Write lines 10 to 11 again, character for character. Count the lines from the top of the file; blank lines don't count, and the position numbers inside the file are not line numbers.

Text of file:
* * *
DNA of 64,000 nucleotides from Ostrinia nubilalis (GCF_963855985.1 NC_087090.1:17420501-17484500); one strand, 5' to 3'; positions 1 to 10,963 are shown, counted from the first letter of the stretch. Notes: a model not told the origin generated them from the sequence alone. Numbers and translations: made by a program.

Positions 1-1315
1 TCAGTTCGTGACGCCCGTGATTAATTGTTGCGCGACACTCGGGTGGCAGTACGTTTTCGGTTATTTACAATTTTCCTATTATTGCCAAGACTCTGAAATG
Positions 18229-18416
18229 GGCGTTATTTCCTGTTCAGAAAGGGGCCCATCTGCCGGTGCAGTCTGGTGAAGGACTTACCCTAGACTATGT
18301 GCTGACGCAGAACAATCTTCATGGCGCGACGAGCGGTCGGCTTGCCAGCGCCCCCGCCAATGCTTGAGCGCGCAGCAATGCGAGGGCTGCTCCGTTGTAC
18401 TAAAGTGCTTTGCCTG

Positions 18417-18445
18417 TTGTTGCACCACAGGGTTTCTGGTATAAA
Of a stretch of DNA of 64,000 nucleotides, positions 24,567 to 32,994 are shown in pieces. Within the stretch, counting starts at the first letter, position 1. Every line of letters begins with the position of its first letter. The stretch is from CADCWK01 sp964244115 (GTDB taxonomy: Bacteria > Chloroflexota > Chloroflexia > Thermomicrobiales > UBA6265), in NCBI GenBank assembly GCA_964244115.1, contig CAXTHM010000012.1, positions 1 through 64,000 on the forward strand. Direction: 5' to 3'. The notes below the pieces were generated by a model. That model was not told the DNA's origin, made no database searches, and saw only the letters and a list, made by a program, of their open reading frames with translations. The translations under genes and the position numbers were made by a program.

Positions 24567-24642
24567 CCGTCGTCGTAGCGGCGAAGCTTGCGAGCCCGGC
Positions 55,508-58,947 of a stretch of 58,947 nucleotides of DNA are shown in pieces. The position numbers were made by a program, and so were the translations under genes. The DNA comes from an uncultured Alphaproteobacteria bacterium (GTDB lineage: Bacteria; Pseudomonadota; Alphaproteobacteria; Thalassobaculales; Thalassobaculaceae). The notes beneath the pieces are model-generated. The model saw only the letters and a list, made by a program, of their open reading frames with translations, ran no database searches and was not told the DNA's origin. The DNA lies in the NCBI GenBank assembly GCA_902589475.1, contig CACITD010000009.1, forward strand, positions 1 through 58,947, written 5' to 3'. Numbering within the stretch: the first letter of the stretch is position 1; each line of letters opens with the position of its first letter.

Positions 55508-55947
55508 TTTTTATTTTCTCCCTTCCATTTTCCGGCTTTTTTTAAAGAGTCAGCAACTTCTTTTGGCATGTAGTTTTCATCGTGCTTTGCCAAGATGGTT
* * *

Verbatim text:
Of a stretch of DNA of 64,000 nucleotides, positions 24,567 to 32,994 are shown in pieces. Within the stretch, counting starts at the first letter, position 1. Every line of letters begins with the position of its first letter. The stretch is from CADCWK01 sp964244115 (GTDB taxonomy: Bacteria > Chloroflexota > Chloroflexia > Thermomicrobiales > UBA6265), in NCBI GenBank assembly GCA_964244115.1, contig CAXTHM010000012.1, positions 1 through 64,000 on the forward strand. Direction: 5' to 3'. The notes below the pieces were generated by a model. That model was not told the DNA's origin, made no database searches, and saw only the letters and a list, made by a program, of their open reading frames with translations. The translations under genes and the position numbers were made by a program.

Positions 24567-24642